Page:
Treasury gets tough on Land Bank, intensifying the SOE’s risk of financial collapse
Treasury officials have shot down the Land Bank’s request for a government guarantee which would enable the state-owned bank to secure funding from lenders. The Land Bank might be a test case for the Treasury which is taking a tough stance on additional support for troubled state-owned entities.
The race to save the Land Bank from collapse has hit a major snag as the National Treasury has abandoned a plan that would have seen it throw a financial lifeline to the state-owned lender and, at the same time, help cure its smothering debt problem.
The Land Bank, which provides loans to commercial and emerging farmers, is important for SA’s economic development and food security because the century-old bank provides 28% of the country’s agricultural debt.
The plan to restructure the Land Bank was initially two-fold: Treasury was expected to extend a partial government guarantee to the bank and later an equity injection (or a taxpayer-funded bailout).
But the Treasury is no longer willing to provide the Land Bank financial support in the form of partial government guarantee – a crucial component of a plan to restructure the bank’s operations and debt of at least R45-billion.
Instead, the Treasury might only consider a R7-billion equity injection for the Land Bank to restructure its operations, which are bedevilled by rising soured loans and financial losses.
A bailout for the Land Bank is not a dead cert as it still has to be announced by Finance Minister Tito Mboweni in the February Budget and later approved by Parliament.
Deteriorating public finances
The Land Bank said reasons for the U-turn by the Treasury include deteriorating public finances, which no longer have sufficient room to prop up struggling state-owned entities (SOEs) through bailouts or government guarantees.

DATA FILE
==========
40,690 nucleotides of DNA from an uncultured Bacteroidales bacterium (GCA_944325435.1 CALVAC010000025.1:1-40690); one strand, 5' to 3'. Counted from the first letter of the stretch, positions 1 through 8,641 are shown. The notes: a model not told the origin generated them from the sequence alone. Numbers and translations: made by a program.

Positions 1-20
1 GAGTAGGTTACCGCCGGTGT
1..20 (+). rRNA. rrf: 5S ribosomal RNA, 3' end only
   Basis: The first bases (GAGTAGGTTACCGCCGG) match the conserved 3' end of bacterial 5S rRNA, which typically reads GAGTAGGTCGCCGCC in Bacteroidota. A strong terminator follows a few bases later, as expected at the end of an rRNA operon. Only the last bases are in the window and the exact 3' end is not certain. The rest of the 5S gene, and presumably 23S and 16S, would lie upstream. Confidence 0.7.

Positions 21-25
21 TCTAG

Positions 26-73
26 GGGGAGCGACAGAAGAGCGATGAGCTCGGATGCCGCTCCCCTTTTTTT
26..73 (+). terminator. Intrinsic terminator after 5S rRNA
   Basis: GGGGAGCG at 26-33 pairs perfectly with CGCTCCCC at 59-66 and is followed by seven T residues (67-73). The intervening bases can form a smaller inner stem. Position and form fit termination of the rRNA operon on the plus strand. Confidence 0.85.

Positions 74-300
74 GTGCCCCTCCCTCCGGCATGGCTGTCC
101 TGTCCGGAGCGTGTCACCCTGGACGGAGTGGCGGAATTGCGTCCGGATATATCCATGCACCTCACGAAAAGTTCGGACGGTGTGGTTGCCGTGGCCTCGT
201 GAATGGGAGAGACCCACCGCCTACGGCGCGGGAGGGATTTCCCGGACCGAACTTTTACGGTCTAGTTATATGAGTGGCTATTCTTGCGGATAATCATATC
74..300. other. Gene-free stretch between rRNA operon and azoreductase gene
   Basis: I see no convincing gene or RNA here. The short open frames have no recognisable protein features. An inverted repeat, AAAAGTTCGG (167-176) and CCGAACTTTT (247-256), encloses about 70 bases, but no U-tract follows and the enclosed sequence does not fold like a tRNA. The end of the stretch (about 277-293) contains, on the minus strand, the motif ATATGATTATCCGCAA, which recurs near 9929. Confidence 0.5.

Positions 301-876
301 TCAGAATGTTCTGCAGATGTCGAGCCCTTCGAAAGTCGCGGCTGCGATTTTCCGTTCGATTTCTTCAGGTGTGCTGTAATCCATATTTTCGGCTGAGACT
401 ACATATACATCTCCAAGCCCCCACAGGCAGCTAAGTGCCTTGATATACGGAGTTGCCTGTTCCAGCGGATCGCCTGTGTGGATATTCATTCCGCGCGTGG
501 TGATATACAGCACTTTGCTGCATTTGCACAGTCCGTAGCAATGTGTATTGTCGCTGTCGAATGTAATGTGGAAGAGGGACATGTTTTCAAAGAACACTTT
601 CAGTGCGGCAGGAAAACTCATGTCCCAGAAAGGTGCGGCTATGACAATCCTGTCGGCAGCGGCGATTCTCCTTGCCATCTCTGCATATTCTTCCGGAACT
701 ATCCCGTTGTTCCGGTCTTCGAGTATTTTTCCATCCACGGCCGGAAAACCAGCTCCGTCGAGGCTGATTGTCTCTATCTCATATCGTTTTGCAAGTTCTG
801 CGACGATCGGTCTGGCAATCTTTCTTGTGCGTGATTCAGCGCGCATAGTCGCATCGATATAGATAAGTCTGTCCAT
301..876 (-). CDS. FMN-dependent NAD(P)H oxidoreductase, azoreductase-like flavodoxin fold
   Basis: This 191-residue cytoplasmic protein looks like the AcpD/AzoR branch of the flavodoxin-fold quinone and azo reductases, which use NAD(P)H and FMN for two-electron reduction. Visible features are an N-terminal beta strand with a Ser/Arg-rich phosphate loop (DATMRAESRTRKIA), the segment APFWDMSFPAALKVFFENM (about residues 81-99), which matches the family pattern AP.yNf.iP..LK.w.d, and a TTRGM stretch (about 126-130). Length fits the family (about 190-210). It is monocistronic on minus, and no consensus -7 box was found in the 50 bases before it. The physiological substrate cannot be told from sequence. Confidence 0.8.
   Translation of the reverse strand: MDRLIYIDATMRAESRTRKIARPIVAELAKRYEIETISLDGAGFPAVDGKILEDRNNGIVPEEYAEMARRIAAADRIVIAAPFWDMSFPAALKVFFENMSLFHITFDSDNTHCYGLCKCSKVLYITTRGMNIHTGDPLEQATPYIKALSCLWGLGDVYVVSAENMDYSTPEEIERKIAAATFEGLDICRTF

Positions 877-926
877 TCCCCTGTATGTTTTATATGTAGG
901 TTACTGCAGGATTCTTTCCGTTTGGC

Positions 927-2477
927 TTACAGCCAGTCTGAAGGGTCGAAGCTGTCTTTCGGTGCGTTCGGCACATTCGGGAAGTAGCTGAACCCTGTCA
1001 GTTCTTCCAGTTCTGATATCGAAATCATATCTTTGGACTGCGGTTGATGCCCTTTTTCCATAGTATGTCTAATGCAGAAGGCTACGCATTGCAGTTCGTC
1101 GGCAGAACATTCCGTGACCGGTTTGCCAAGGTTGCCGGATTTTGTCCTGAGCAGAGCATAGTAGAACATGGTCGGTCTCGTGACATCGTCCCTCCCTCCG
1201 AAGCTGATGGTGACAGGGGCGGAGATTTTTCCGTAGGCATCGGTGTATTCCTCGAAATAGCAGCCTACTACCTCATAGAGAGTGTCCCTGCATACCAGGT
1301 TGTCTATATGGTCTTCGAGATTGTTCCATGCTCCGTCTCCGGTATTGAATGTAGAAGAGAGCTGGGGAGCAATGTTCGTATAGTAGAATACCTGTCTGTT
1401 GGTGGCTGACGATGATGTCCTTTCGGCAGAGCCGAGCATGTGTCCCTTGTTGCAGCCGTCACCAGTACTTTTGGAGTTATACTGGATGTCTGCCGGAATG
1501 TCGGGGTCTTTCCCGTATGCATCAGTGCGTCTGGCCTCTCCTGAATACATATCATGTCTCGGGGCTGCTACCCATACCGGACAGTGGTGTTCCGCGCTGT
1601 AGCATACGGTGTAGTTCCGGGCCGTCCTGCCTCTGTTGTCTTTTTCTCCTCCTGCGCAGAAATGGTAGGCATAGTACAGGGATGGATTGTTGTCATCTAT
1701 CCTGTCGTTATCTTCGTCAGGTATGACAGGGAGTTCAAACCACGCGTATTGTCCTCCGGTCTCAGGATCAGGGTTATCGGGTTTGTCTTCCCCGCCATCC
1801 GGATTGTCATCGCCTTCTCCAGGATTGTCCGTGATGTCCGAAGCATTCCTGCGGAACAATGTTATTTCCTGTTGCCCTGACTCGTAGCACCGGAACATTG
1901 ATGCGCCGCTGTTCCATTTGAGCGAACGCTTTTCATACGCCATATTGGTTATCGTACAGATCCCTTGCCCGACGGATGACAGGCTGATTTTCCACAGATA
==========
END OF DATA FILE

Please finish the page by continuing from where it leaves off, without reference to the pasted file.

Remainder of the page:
A guarantee is an agreement between lenders and the government that the latter would pay any shortfall if an SOE defaults on debt repayments – but only on debt that is guaranteed. Lenders prefer to provide ongoing financial support to SOEs when the funding is backed by a guarantee, shifting the risk of a debt repayment default to public finances.
The Land Bank has already defaulted on debt payments of more than R30-billion in April 2020 to lenders, whose exposure to the bank is through two publicly listed notes or debt instruments called domestic medium-term note (DMTN) programmes. To raise money on the open market, a company would issue debt or notes to lenders with a promise of paying back the money with a fixed and floating interest rate at a later stage.
The Land Bank management and lenders have been in intense talks over the past nine months to remedy the bank’s debt default event. Land Bank management proposed that the Treasury extend a partial or 60% guarantee to persuade lenders to provide additional financial support to the bank on new terms and conditions. Lenders have been asked to roll over current money owed into a soon-to-be-launched DMTN programme, which has a longer debt repayment profile.
But the Land Bank said its proposal was rejected by the Treasury.
Time is running out for the Land Bank to be successfully rescued because the bank’s management, lenders and Treasury have to agree by 31 March to a plan to restructure the bank’s debt and operating model.
“Changing the very nature of the deal [government guarantee proposal] at this stage significantly elevates the risk that the liability solution [the Land Bank’s debt restructuring plan] will not be agreed by the deadline,” said Olga Constantatos, the head of credit at Futuregrowth Asset Management, in a note. Futuregrowth is a lender to the Land Bank.
The Treasury decision will also reverberate in the corridors of other troubled SOEs such as SAA, Eskom and Denel, which depend on government guarantees to borrow money.
“There is now an elevated risk that this latest action may impact the ability of other SOEs to raise funding in the domestic capital markets,” said Constantatos.
Peter Attard Montalto, the head of capital markets research at Intellidex, said that the Land Bank should be regulated as a bank by the SA Reserve Bank’s Prudential Authority, which is responsible for regulating banks, insurers and cooperative financial institutions.
“Creditors should think hard about accepting any solution that doesn’t put the Land Bank on an appropriate oversight and regulatory footing by making it into a licensed bank,” he said in a note.
The Treasury has been criticised for not exercising enough oversight over the bank in recent years as it faced corporate governance problems, including the high turnover of executives. DM/BM
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